Skin cancers represent the most common type of cancer worldwide. Non-melanoma skin cancer (NMSC) refers to a group of cancers that slowly develop in the upper layers of the skin [11]. The term non-melanoma distinguishes these more common types of skin cancer (99% are basal cell carcinomas, BCCs) and squamous cell carcinomas (SCCs) from less common skin cancers such as melanoma [12].
This study is based on the different expressions of COL I in the dermis between healthy and pathological tissues (e.g., aging, solar elastosis, NMSC, etc.). The aim was to assess the impact of solar radiation on COL I.

2. Materials and Methods

2.1. Tissue Samples

Biopsies of severe sun damaged skin (n = 135) recovered from the First Department of Pathology of Medicine School of the National and Kapodistrian University of Athens in Greece. Tissue samples (n = 88, NMSC, and n = 47, healthy skins that were used as controls) were fixed in buffered formalin, embedded into paraffin blocks, and then stained with hematoxylin and eosin.

2.2. Antibodies

The rabbit monoclonal anti-COL I antibody [EPR7785] IHC-P 1/1500 was used. It was performed using heat-mediated antigen retrieval with Thermo Scientific Pierce Tris-EDTA (TE) buffer, pH 9, before commencing with IHC staining for protocollagen.

2.3. Immunohistochemistry Microscopy Analysis

The microscope slides were evaluated by using an Olympus BX 41 microscope in magnification ×40 and ×100. The immunohistochemical report was performed by estimating with visual evaluation the percentage of COL I expression on a scale of 1 to 5, positively (weak +, weak to moderate ++, moderate +++, moderate to severe ++++, and severe +++++) [5].

2.4. Statistical and Data Analysis

All the data collected were entered into an electronic database created by Excel software. Data analysis was performed using IBM SPSS Statistics for Windows, version 26.0. Frequencies were calculated for qualitative variables. Categorical variables were gender, age categories, body part, and type of lesion. They were studied using chi-square (×2) and descriptive analysis, in relation to: (a) type of lesion, body part; (b) expression of COL I; and (c) the degree of severity of solar elastosis. One sample t-test was applied to determine the different expression of COL I in sun-damaged skins. The Kolmogorov–Smirnov test was applied to check normality. This relationship was accessed by the Kruskal Wallis test, providing the mean and standard deviation. Values of p < 0.05 were indicative of statistical significance.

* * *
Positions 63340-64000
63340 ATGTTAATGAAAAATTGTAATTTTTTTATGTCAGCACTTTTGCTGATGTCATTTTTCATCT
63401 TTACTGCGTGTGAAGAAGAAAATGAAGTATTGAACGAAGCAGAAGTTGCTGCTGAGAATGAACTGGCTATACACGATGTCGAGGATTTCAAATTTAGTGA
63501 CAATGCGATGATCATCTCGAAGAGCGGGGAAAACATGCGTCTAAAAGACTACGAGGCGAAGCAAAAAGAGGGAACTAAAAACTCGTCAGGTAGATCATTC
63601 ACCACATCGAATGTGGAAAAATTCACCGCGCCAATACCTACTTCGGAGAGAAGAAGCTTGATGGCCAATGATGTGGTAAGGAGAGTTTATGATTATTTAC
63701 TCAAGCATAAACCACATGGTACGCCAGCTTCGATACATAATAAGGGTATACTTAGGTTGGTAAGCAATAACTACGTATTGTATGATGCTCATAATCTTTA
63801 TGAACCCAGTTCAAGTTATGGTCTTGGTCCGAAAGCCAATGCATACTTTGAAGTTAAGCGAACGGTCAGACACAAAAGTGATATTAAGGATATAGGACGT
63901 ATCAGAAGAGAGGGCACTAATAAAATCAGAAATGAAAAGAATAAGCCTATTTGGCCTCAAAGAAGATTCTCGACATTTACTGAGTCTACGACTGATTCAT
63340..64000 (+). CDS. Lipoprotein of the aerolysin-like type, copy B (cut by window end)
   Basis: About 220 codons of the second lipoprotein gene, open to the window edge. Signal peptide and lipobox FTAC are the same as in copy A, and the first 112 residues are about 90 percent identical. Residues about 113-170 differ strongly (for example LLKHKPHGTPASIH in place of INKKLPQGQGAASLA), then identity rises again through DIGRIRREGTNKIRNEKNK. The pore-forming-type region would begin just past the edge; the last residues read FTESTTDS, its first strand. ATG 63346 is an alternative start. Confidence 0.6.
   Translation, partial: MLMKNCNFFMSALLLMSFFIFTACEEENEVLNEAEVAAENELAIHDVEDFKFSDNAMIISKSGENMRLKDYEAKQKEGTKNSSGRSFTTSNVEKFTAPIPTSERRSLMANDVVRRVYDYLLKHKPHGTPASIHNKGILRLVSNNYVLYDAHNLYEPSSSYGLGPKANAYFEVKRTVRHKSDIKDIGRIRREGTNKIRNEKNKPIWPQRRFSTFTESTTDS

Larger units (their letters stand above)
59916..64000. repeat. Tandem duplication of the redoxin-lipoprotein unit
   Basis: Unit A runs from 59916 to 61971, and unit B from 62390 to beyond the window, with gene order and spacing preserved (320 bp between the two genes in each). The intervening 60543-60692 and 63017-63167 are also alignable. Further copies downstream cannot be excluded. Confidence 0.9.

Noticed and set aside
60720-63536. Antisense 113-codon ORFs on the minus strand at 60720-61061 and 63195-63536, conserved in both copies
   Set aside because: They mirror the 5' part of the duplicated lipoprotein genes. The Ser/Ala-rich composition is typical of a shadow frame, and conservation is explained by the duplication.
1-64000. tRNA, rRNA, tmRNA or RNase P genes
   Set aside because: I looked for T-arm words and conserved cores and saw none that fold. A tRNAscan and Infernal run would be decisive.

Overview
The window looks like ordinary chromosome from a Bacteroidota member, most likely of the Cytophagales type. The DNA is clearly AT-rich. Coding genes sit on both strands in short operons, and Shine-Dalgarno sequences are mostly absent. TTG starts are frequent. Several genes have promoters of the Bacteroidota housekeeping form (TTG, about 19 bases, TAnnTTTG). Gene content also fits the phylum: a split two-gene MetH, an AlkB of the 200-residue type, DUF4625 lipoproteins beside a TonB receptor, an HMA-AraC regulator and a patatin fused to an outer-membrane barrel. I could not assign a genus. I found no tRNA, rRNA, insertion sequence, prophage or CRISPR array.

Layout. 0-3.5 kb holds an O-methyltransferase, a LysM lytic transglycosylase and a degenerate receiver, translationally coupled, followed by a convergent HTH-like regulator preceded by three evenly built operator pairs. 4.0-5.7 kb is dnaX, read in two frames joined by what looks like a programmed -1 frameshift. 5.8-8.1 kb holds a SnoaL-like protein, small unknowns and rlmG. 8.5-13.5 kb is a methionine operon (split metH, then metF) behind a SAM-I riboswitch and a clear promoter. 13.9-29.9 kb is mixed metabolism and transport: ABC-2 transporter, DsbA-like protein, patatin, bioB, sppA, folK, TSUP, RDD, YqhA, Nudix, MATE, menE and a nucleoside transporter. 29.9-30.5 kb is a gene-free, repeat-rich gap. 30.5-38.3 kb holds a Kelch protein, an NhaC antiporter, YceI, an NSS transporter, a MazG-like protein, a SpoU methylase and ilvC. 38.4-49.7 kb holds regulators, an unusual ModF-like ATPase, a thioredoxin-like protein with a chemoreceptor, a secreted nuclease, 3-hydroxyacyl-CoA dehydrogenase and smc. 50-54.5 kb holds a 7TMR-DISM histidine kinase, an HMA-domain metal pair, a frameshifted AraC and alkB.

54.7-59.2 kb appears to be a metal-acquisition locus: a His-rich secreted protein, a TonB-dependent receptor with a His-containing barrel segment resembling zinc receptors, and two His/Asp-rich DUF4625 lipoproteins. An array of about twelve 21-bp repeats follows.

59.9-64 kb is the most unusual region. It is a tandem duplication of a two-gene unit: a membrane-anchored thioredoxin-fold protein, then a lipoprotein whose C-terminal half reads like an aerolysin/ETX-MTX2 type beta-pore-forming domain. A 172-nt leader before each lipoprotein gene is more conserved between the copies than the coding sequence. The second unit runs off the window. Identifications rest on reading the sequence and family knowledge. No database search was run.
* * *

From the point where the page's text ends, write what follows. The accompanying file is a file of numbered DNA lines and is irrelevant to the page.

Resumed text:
3. Results

3.1. Characteristics of Tissue Samples

Healthy tissue samples (n = 47) were from, the abdomen (n = 4), face (n = 22), and breast (n = 21). In terms of the pathological specimens (n = 88), 40 were from the face, 14 from the back, 12 from the abdomen, and 22 from extremities. A total of 44 of them had aging and 3 were youth skin. Of the 88 pathological tissues (42 male, 46 female), 86 had solar elastosis and 66 of them had more lesions, concurrently. A total of 23 of the 66 had been diagnosed as benign lesions (seborrheic keratosis and nevus), 3 as precancerous skin lesions (dysplastic nevus and actinic keratosis), and 38 as NMSC (basal cell carcinomas and squamous cell carcinomas). The specimens were divided into 3 age groups (1st group = 66–85 years old, 2nd = 46–65 years old, 3rd = 25–45 years old). The largest specimen in our study with NMSC (n = 74) concerned the age group of 66–85. The study focused on COL I’s expression in three indexes. The first index was between the epidermis and solar elastosis (index A), the second was along the dermis (index B), and the last was below the cutaneous lesion (index C).

3.2. Healthy Tissue Samples

The results from the IHC microscopy analysis showed that the healthy skin samples had a uniform expression of COL I in the dermis. The expression of COL I in the healthy tissue samples with biological aging was uniform along the dermis and weaker than the expression of young skin. Moderate to intense (=4) expression was observed in the age group of 25–45, and moderate expression (=3) in the age group of 46–65, with a percentage of 65.96%. However, in chronological aging (in the age group of 66–85 years old), COL I’s I expression was moderate (=3) and a small percentage (2.65%) showed a weak (=1) expression (ages over 75 years old).
COL I staining confirmed that the collagen fibers were thin and loose in the papillary dermis and thicker in the reticular dermis. The healthy samples with youthful skin and chronological ageing appeared with collagen fibers that were thin and loose in the papillary dermis and were thicker in the reticular dermis. The distance of collagen fibers was bigger from each other in samples with ageing, compared with youthful skin samples. In the aging tissues, the keratin layer showed hyperplasia, skin atrophy, and reduction of the number of skin components except for sebaceous glands that were overgrown. Weaker expression of COL I was generally observed in relation to the skin at a younger age.

3.3. Photoaging

The specimens with photoaging were assessed according to the severity of the solar elastosis per body part. Then, it was compared with the degree of COL I expression. The results of the average expression of COL I per age group and body part are delineated in Table 1.